A change of command for EUNAVFOR Med (ex Sophia) : why not?

(B2 – exclusive) The EU military operation in the Mediterranean (EUNAVFOR Med) will have a change in leadership by the end of the week. A decision that today falls flat at a time where renewal is on the agenda. Today the question on everyone’s lips is : will Italy keep the command of the operation beyond March?

The command room of the Spanish ship Cantabria (credit : Eunavfor Med 2017)

The ambassadors of the political and security committee must this Wednesday (February 19) validate the appointment of a new head of Operation Sophia (EUNAVFOR Med) to combat trafficking in the Mediterranean.

A planned Italian relay

Vice-Admiral Enrico Credendino. This as of Friday (February 21). The admiral, who has presided over the destinies of the operation from the start, is finishing his military career and could be approached to exercise other responsibilities in the months to come…. An official ceremony for the handover of the command of the operation is also planned in Rome on Friday.

A desire for renewal

This change was planned long before the Austro-Hungarian controversy and veto over the new operation broke out (as our loyal readers already know, read Carnet 07.02.2020). Therefore today, it falls somewhat flat. This nomination in itself is a bit odd, because all the parameters of the EUNAVFOR Med operation must be reviewed. Political pressures demand it. The operation plan, the rules of engagement, the area of ​​operation will be reviewed. The name of the operation will be changed. In this maelstrom of renewal, the question of changing the headquarters (based in Rome) or the command of the operation, which belongs to the Italians, arises in a very concrete way.

… which could take away the new chief

Everyone wonders: will the admiral just have a go for a few weeks? The question is really asked, as confirmed to us by several diplomatic and military sources. The EEAS spokesperson did not deny this. “The appointment is [indeed] for Operation Sophia” said Virginie Battu during the midday press briefing, when questioned by B2 on Tuesday (February 18). “In the elements of the political agreement – reached yesterday between the ministers (read: Don’t call me anymore Sophia! The key points of the new EU operation in the Mediterranean) -, we no longer talk about Operation Sophia. Beyond the command, [several points must be reviewed], starting with the mandate ». And to add: “Operation Sophia runs until the end of March. I will not prejudge the rest. We are indeed talking about a new operation.

Conclusion: a (maybe) necessary change

It seems difficult for Italy to keep both the headquarters based in Rome and the command of the operation.

A very political question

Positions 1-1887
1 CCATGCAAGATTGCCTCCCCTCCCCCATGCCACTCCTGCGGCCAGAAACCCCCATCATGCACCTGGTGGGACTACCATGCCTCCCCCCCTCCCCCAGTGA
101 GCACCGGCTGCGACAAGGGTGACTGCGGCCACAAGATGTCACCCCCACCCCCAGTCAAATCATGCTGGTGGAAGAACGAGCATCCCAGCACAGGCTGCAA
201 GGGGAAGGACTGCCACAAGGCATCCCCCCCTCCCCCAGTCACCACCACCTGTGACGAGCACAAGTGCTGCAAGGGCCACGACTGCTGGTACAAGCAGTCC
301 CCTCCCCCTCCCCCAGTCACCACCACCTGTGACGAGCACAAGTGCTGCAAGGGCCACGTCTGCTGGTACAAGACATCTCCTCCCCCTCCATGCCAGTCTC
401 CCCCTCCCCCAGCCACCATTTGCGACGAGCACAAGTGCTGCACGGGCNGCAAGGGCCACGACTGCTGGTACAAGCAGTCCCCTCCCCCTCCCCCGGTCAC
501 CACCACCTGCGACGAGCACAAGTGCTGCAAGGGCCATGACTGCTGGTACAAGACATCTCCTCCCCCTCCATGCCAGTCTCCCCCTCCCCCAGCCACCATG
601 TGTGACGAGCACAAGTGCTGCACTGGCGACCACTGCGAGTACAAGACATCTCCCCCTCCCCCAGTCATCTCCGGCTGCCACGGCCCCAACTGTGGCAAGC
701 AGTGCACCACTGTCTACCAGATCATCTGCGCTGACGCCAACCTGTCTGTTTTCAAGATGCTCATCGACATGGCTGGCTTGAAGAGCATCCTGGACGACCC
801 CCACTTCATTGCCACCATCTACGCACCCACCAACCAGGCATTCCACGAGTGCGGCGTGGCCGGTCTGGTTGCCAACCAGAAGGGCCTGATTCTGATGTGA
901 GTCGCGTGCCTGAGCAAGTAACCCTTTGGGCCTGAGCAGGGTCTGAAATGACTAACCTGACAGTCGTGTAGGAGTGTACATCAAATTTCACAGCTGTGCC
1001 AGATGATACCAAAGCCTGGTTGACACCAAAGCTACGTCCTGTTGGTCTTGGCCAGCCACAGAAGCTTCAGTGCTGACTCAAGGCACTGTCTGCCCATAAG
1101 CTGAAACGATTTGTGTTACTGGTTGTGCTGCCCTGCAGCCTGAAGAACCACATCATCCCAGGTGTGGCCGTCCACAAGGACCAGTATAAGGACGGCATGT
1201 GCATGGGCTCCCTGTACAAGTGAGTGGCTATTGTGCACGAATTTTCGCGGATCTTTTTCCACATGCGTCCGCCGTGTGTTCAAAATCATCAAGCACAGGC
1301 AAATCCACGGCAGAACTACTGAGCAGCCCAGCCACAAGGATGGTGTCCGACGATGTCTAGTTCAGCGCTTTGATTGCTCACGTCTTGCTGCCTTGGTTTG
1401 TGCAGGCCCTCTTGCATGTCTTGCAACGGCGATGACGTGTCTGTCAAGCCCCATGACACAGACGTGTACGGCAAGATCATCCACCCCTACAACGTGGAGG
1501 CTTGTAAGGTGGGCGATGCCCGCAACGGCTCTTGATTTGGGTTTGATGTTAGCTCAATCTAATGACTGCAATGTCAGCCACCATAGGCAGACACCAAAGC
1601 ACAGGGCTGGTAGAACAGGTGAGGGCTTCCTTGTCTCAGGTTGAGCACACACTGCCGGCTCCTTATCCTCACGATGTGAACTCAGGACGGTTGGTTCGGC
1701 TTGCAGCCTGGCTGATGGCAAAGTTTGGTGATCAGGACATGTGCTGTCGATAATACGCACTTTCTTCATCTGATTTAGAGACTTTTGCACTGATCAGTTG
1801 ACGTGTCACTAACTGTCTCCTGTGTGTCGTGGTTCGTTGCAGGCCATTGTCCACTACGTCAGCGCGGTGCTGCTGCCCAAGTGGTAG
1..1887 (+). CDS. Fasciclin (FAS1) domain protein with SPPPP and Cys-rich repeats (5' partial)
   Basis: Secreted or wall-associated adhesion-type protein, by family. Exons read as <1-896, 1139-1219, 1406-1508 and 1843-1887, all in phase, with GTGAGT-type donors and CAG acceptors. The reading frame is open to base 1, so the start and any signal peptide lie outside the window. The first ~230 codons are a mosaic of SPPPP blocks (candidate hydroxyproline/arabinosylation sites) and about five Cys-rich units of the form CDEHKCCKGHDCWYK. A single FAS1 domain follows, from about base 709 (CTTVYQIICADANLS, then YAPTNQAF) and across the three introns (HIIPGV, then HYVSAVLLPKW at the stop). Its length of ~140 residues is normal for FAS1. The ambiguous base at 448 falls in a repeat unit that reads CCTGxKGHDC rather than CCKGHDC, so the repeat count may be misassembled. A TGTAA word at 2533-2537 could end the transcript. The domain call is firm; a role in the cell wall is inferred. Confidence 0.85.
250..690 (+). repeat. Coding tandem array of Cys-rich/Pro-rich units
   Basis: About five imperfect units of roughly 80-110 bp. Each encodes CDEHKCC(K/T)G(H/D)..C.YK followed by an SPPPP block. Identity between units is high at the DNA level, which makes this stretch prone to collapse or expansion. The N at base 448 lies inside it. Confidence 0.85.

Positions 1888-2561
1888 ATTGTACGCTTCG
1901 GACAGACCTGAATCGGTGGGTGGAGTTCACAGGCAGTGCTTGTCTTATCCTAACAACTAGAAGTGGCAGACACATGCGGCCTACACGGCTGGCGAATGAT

It would be the opposite of desired effect in political matters, which consists in making a clean sweep of the past in order to start from scratch a “new operation“. Even if everyone is aware that the word ‘new’ is mostly there to justify the slight reversal of their governments to the Austrian and Hungarian public opinion especially but also to the Italian, changes other than cosmetic ones are necessary.

Changing HQ: more delicate in a short time

Changing the headquarters requires time – if only to put the systems in place at the technical level. Now if we ask the military, they can do it quickly, with two fingers on their sailor’s hat. Two countries require this ability to adapt, in my opinion: 1 ° Spain, which already has a headquarters dedicated to a maritime operation, in Rota (read: Au QG de l’opération anti-piraterie Atalanta à Rota (Cadiz)). 2 ° France, which can quickly gain strength. Two other headquarters exist in the European Union: Potsdam in Germany and Larrissa in Greece, but the time allowed to build up a HQ seems too short. In order to start at the end of March, arrangements should already have been made today.

Changing the operation commander: why not 

The remaining possibility is the change of commander. This is the easiest one symbolically and it is in this direction that all eyes are turned. In this area, several countries could claim the title: Spain or Greece for example (which has no operation command), or even Germany or France. And, why not a woman commander for the operation. That would really be a change, right?

(Nicolas Gros-Verheyde)

Nicolas Gros-Verheyde

Rédacteur en chef du site B2. Diplômé en droit européen de l'université Paris I Pantheon Sorbonne et auditeur 65e session IHEDN (Institut des hautes études de la défense nationale. Journaliste depuis 1989, fonde B2 - Bruxelles2 en 2008. Correspondant UE/OTAN à Bruxelles pour Sud-Ouest (auparavant Ouest-France et France-Soir).